Mostly Autumn – Dressed in Voices

Dressed in Voices“Dressed in Voices” is Mostly Autumn’s eleventh studio album, their third with Olivia Sparnenn on lead vocals, and the first concept album in their lengthy career. As Bryan Josh said at the end of last year, it was originally intended as a Josh & Co album, but a dark and intense concept came in from somewhere unknown and took on a life of its own.

That dark concept starts with a random spree killing of the sort which has sadly been all over the headlines and social media while I write this. But rather that delving into Steven Wilson territory by trying to divine the motivations of the killer, the album takes the point of view of a victim, whose only crime was to have been in the wrong place at the wrong time. There are shades of Marillion’s “The Invisible Man” with the unnamed narrator as a disembodied spirit, and the middle section covering his growing up and coming of age is more a little reminiscent of Spock’s Beard’s “A Flash Before The Eyes”. The whole album is full of lyrical references to older songs, reinforced on at least one occasion with a short musical quotation.

Musically it’s a move away from the symphonic metal flavour that characterised parts of “The Ghost Moon Orchestra” in favour of what’s best described as a heavy, somewhat neo-prog approach. There are certainly echoes of parts of “Glass Shadows” and “Go Well Diamond Heart”, with some of the expected reference points of Pink Floyd and Deep Purple, and there’s some of the vibe of early 90s Marillion. But just when you’re not expecting it, the Celtic folk of Mostly Autumn past with flutes and whistles makes an appearance in the second half of the album, and there’s even a moment of Country & Western with the pedal steel guitar on “The House on the Hill”.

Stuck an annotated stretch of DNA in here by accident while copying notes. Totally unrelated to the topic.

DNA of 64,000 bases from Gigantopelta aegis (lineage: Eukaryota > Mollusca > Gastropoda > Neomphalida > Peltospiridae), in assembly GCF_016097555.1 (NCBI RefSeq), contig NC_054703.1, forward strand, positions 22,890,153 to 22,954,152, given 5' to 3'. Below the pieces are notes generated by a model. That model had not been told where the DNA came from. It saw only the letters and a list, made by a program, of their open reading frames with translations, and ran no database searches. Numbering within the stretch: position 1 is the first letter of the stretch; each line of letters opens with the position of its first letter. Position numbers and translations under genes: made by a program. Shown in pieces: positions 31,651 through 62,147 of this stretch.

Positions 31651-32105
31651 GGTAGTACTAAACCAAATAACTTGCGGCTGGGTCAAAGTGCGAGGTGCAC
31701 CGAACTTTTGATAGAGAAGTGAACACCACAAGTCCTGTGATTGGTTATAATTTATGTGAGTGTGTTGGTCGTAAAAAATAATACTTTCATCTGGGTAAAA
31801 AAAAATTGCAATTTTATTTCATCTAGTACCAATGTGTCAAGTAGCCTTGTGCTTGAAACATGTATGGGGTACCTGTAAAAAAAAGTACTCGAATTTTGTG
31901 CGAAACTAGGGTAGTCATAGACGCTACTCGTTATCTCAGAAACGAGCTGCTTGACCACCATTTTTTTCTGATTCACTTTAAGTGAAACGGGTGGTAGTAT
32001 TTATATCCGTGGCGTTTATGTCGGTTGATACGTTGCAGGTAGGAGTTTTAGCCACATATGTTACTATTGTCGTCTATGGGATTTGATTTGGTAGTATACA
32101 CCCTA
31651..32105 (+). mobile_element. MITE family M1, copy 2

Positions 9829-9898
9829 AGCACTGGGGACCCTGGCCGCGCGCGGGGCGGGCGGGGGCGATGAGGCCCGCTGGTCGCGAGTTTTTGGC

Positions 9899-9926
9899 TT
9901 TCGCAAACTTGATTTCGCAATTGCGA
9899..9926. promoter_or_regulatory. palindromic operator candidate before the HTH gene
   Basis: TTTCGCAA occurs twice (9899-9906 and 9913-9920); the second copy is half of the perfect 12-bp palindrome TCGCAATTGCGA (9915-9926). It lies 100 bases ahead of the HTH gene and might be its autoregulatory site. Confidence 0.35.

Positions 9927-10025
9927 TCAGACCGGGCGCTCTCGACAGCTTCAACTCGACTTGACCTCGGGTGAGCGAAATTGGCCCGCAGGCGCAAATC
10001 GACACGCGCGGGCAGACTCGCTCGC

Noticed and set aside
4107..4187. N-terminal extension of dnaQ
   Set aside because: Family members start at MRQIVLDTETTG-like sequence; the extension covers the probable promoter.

This is one of those albums where the whole thing, from the dramatic opener “Saturday Night” to the semi-acoustic coda “Box of Tears” flows as a single work that amounts to far more than the sum of the parts. Indeed, as with many of the best albums of this type, there are songs that don’t really work as stand-alone numbers but fit perfectly as part of a larger whole.

Now firmly established as lead vocalist after four years with the band, Olivia Sparnenn delivers another fine performance, if a little more restrained than on parts of the last album. But this time it’s Bryan Josh’s Stratocaster that’s the dominant sound through much of the record. It’s a very guitar-driven album, and you’re never that far away from one of his big soaring overdriven solos. Iain Jennings’ keys again provide the perfect instrumental foil, whether it’s swirling Hammond or delicate piano work, and new drummer Alex Cromarty impresses a lot, it’s his percussion that stands out in the instrumental break on “Skin on Skin”. The whole thing has a big wall of sound production that’s going to need the bands’ two guitars and two keyboard players to reproduce live.

The last few Mostly Autumn albums have all contained obvious highlights, but there have also been weaker numbers that let the records down. But there are no pocket watches or buggers than go up to eleven on this album; while it goes from full-on rock to passages of delicate beauty and back again there is no filler on this record at all. Many bands have burned out or lost their way by the time they get to this stage of their career, but Mostly Autumn have delivered what has to be one of the best albums of their 15 year career.

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22 Responses to Mostly Autumn – Dressed in Voices

  1. Ian Almond says: